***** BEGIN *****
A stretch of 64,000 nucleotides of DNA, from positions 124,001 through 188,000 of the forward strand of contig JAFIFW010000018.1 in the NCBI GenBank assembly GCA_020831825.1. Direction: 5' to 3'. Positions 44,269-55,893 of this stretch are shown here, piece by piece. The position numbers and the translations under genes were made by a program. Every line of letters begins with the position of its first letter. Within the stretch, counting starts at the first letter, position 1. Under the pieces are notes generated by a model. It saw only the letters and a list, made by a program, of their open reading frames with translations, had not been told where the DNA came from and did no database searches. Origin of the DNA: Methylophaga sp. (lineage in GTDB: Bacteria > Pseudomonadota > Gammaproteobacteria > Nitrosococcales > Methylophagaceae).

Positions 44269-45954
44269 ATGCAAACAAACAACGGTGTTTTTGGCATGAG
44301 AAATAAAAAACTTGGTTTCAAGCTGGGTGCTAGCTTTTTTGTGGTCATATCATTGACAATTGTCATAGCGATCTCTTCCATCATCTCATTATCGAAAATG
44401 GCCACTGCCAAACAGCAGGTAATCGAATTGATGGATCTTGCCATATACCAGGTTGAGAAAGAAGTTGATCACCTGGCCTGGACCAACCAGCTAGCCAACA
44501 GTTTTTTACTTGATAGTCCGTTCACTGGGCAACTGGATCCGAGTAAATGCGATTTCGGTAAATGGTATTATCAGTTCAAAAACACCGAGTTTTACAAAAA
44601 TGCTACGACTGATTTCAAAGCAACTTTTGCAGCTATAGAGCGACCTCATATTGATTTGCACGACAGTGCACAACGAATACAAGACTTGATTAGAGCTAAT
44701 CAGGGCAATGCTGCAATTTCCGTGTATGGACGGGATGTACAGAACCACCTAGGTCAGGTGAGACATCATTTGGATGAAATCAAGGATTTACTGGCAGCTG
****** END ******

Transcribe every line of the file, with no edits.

A stretch of 64,000 nucleotides of DNA, from positions 124,001 through 188,000 of the forward strand of contig JAFIFW010000018.1 in the NCBI GenBank assembly GCA_020831825.1. Direction: 5' to 3'. Positions 44,269-55,893 of this stretch are shown here, piece by piece. The position numbers and the translations under genes were made by a program. Every line of letters begins with the position of its first letter. Within the stretch, counting starts at the first letter, position 1. Under the pieces are notes generated by a model. It saw only the letters and a list, made by a program, of their open reading frames with translations, had not been told where the DNA came from and did no database searches. Origin of the DNA: Methylophaga sp. (lineage in GTDB: Bacteria > Pseudomonadota > Gammaproteobacteria > Nitrosococcales > Methylophagaceae).

Positions 44269-45954
44269 ATGCAAACAAACAACGGTGTTTTTGGCATGAG
44301 AAATAAAAAACTTGGTTTCAAGCTGGGTGCTAGCTTTTTTGTGGTCATATCATTGACAATTGTCATAGCGATCTCTTCCATCATCTCATTATCGAAAATG
44401 GCCACTGCCAAACAGCAGGTAATCGAATTGATGGATCTTGCCATATACCAGGTTGAGAAAGAAGTTGATCACCTGGCCTGGACCAACCAGCTAGCCAACA
44501 GTTTTTTACTTGATAGTCCGTTCACTGGGCAACTGGATCCGAGTAAATGCGATTTCGGTAAATGGTATTATCAGTTCAAAAACACCGAGTTTTACAAAAA
44601 TGCTACGACTGATTTCAAAGCAACTTTTGCAGCTATAGAGCGACCTCATATTGATTTGCACGACAGTGCACAACGAATACAAGACTTGATTAGAGCTAAT
44701 CAGGGCAATGCTGCAATTTCCGTGTATGGACGGGATGTACAGAACCACCTAGGTCAGGTGAGACATCATTTGGATGAAATCAAGGATTTACTGGCAGCTG